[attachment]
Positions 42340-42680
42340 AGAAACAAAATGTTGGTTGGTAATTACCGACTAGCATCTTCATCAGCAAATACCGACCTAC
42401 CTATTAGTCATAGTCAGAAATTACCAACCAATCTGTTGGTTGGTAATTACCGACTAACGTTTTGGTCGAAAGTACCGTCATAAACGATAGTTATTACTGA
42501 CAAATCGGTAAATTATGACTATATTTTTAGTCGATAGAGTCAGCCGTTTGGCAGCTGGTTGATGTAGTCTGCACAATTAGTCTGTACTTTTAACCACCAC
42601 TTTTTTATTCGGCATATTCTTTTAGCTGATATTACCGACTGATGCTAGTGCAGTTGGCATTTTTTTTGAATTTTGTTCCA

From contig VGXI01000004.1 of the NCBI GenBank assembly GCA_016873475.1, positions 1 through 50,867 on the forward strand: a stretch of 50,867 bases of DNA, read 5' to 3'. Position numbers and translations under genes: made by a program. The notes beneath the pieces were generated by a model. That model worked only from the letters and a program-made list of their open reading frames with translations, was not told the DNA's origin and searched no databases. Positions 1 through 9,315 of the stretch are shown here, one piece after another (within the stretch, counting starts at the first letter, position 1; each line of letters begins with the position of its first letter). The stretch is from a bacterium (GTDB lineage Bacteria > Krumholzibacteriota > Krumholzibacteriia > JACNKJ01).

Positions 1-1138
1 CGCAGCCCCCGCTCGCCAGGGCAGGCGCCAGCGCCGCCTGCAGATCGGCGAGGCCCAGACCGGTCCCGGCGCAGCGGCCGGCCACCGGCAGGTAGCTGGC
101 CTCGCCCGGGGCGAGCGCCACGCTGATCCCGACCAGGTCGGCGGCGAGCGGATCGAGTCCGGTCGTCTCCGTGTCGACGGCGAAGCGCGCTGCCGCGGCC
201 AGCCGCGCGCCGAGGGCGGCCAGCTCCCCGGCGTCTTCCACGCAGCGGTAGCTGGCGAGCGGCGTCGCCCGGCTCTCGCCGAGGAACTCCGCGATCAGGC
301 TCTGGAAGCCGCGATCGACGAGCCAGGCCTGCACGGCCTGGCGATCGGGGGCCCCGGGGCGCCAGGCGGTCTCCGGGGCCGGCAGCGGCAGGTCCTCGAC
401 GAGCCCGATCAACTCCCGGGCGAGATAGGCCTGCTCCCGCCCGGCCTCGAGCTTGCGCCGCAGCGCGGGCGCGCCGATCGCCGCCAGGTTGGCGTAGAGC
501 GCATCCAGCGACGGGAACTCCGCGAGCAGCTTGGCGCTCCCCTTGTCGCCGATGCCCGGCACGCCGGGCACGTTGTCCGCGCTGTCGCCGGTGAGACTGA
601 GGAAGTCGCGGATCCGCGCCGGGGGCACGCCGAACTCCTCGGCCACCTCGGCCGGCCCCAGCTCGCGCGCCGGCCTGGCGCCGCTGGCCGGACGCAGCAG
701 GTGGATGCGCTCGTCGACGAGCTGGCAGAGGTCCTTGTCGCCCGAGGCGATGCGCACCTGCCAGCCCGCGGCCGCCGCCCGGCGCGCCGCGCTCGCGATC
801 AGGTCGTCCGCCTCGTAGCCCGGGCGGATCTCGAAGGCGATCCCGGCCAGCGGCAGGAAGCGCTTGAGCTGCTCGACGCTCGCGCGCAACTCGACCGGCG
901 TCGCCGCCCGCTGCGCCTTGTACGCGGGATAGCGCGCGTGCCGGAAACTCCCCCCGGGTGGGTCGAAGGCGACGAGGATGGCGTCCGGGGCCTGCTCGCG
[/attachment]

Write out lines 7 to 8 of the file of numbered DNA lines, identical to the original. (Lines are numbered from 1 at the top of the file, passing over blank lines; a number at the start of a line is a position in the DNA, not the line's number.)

Positions 1-1138
1 CGCAGCCCCCGCTCGCCAGGGCAGGCGCCAGCGCCGCCTGCAGATCGGCGAGGCCCAGACCGGTCCCGGCGCAGCGGCCGGCCACCGGCAGGTAGCTGGC